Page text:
• Incorporates an idea from the Smith and Watson chapters: either a key idea from autobiography OR one specific “tool” from their “tool kit.” Be sure to define and explain the terms you’re working with .
  • Arrives at a thesis or “argument” about the compelling question. Moves beyond the obvious to arrive at an important discovery about your focus and compelling question.
  • Has a title, uses MLA documentation style, includes page numbers (both in the essay and for all quotes), 5 pages.

Include revised essay, first draft, and blog tally in one pocket folder. You’ll find a pdf of a handy-dandy blog grid you can print and fill out on the syllabus page of this blog! Due in class on Monday, March 14th.  No late work will be accepted.

Reading Richard Wright

Here’s some initial information to guide your reading of Black Boy:

  • A general reference guide to Wright can be found here.
  • You’ll want to (re)familiarize yourself with Jim Crow laws  and what that meant. And know that they were in effect from 1864 (the end of the Civil War) until 1965 (the Civil Rights movement). Here‘s a rich resource page from PBS. Here‘s a great introduction courtesy of the Jim Crow Museum hosted by Ferris State University. Here‘s a list of the actual laws verbatim.
  • The online journal Slate recently published Tuskegee Institution’s “Lynching Map” that tracks lynchings across the nation between 1900-1931: “Georgia led the lynching tally, with Mississippi, Texas, Louisiana, Florida, Alabama, and Arkansas rounding out the top seven worst offenders.”
  • You’ll also want to know about the 1954 landmark court case “Brown vs. Board of Education” which declared “separate but equal” unconstitutional for public schools.

Blog Post #4: Due by noon Friday

For this week’s blog post, please choose 1-2  important quotes from your primary text (Douglass or Zitkala-Sa) that you didn’t write about in your first draft, but that connect to the topic and question  you’re writing about. Provide a bit of context about what this quote is connected to, what is happening in this passage, how you’re reading it (what stands out, what is significant to pay attention to),  and why it’s important.  You might also find yourself raising questions about this passage or noticing patterns or ideas that confuse you.

The Role of Literature

I wanted to share with a recent essay about the work that literature can do in the world by Stanford English professor Shelley Fisher Fishkin (she goes on to mention Frederick Douglass):

We live in a nation plagued by historical amnesia, by a tendency to sanitize troubling chapters of the past. Ironies that should be front and center in our national memory are often airbrushed out of the history books in our nation’s classrooms — like the fact that America was “founded” by genocidal robbers on land stolen from the people who were there before them. Or that we are a nation established by slaveholders on principles of individual liberty. Or that after the Civil War, America effectively re-enslaved the freed slaves for the next hundred years through sharecropping, lynching, and the convict-lease system.

Literary Analysis #1

The first formal writing assignment in ENG 106 is a literary analysis essay. In English studies we work closely with texts to better understand how the text works and what work the text does.  Our primary focus of study and analysis then is on specific passages from the particular text(s) we’re examining. Let’s break this down a bit more:

A literary analysis essay is an attempt to evaluate and understand the work of an author, either a single work or an entire body of work. Literary criticism is a description, analysis, evaluation, or interpretation of a particular literary work or an author’s writings as a whole. – See more at:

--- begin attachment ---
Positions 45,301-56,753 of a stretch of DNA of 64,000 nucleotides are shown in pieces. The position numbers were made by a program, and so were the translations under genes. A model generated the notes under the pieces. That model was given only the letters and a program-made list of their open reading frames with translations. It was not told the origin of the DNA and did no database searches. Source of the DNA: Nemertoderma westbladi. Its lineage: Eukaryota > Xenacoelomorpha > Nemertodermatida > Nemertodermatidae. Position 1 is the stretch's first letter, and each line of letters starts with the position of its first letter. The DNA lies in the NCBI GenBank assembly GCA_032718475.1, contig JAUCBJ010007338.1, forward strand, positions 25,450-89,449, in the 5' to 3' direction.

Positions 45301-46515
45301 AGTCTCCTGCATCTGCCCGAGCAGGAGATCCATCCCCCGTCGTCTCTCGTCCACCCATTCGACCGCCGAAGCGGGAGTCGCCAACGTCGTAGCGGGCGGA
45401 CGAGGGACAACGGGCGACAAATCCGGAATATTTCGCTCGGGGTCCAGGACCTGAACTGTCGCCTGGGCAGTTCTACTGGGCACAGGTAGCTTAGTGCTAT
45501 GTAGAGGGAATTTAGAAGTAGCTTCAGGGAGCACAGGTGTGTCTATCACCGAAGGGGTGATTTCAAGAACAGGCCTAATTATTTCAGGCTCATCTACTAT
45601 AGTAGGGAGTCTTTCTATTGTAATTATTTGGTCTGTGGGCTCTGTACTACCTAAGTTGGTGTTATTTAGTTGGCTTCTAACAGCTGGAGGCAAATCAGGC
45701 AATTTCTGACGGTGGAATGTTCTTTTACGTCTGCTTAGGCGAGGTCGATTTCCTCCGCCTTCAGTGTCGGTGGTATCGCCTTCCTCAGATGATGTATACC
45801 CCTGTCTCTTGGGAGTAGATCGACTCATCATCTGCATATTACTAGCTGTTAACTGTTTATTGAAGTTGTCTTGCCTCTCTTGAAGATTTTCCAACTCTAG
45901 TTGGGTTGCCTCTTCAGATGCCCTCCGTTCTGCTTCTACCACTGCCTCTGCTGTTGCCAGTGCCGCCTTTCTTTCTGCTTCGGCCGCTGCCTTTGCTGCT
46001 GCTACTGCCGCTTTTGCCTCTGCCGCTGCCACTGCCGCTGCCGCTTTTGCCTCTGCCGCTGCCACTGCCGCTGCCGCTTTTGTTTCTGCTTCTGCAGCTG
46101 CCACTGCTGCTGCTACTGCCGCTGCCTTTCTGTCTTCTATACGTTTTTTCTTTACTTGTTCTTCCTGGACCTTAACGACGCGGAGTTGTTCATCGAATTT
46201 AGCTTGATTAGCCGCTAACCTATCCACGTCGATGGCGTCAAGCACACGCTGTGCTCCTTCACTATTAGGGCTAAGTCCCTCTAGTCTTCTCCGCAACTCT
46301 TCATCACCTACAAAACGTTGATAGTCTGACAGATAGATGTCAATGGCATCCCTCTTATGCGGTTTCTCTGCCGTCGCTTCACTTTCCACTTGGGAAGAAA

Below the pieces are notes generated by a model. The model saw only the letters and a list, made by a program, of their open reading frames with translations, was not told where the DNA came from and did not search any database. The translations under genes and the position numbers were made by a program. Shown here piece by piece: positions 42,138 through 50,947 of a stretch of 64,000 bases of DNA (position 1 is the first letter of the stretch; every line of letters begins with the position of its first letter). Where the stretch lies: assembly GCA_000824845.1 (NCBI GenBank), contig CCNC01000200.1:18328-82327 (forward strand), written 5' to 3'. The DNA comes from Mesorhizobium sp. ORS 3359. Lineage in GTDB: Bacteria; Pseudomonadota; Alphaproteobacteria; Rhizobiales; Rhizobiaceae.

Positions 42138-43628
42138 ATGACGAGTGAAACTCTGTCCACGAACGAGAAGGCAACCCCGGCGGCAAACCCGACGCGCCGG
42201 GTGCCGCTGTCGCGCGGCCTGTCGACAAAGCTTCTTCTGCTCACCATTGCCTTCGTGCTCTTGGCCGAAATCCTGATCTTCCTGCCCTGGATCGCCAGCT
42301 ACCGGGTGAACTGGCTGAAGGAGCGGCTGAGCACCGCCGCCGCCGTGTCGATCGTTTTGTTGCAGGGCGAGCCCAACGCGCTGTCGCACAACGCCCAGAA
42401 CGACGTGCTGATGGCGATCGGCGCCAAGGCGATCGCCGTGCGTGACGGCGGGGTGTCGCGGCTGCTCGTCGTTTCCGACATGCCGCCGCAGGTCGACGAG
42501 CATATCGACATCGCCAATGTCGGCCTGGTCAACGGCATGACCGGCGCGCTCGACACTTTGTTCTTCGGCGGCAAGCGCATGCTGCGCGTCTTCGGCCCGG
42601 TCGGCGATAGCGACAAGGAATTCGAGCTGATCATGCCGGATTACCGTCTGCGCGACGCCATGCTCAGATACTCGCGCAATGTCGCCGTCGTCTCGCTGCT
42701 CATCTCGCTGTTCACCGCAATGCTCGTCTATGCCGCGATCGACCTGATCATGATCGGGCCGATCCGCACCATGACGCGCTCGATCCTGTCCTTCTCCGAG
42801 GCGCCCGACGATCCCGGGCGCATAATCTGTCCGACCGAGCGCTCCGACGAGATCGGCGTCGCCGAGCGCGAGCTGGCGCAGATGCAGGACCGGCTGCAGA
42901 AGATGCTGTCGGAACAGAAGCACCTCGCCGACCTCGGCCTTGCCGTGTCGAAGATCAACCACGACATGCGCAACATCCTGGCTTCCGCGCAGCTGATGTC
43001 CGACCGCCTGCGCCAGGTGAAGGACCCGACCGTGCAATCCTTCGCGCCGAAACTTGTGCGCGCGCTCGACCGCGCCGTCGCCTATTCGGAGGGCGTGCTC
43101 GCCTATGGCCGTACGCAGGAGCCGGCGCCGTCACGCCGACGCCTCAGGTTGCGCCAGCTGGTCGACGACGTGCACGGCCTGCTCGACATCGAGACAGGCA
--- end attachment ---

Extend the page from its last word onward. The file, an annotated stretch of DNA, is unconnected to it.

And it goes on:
Literary: How is the text put together? What important observations can you make as far as themes, ideas, arguments, style, language? Often this involves careful examination of character, plot, setting, etc. However, in reading autobiography we would focus more on the writer’s strategies, main ideas/themes/arguments, the role of reading, etc.


  • How the various components of an individual work relate to each other.
  • How two separate literary works deal with similar concepts or forms.
  • How concepts and forms in literary works relate to larger aesthetic, political, social, economic, or religious contexts.

A literary analysis is not a summary of plot. Nor is it an attempt to address everything in a text, but rather it’s a close focus on one issue/idea/theme. Often they require working with secondary sources (what other scholars have said about a text), but for our purposes we’re only going to work with the text (as your primary document) and the xeroxed chapters from Smith and Watson’s Reading Autobiography. A literary analysis might focus on:

  • Recurring or important imagery or symbolism
  • Central themes or main ideas
  • Style or language
  • Form or structure of text
  • Representation of gender, class, race, power

For your first literary analysis choose to work closely with either Narrative of Frederick Douglass or the collection of autobiographical essays by Zitkala Sa.  Re-read your blog posts and your in-class freewriting. Pay close attention to the what you’ve been noticing as you’ve read. What has disturbed your or confused you? What has resonated with you?  What questions interest you? Ultimately, a literary analysis is a reader’s way to think about a text in a more focused and sustained manner by writing about it. (You’re writing your way towards attempting to answer the question(s) you’ve posed about this text!) Your job as the writer is to make an argument about the text–form a persuasive interpretation of some element of the text–by citing specific textual passages as evidence for your claims.

Draft #1: Due Wednesday, February 17th.  4-5 pages, double-spaced, with specific textual passages; working through an idea or reading to develop an “argument” about how the text works or what work the text does.

Please print out 3 copies and bring them to class for a small group workshop.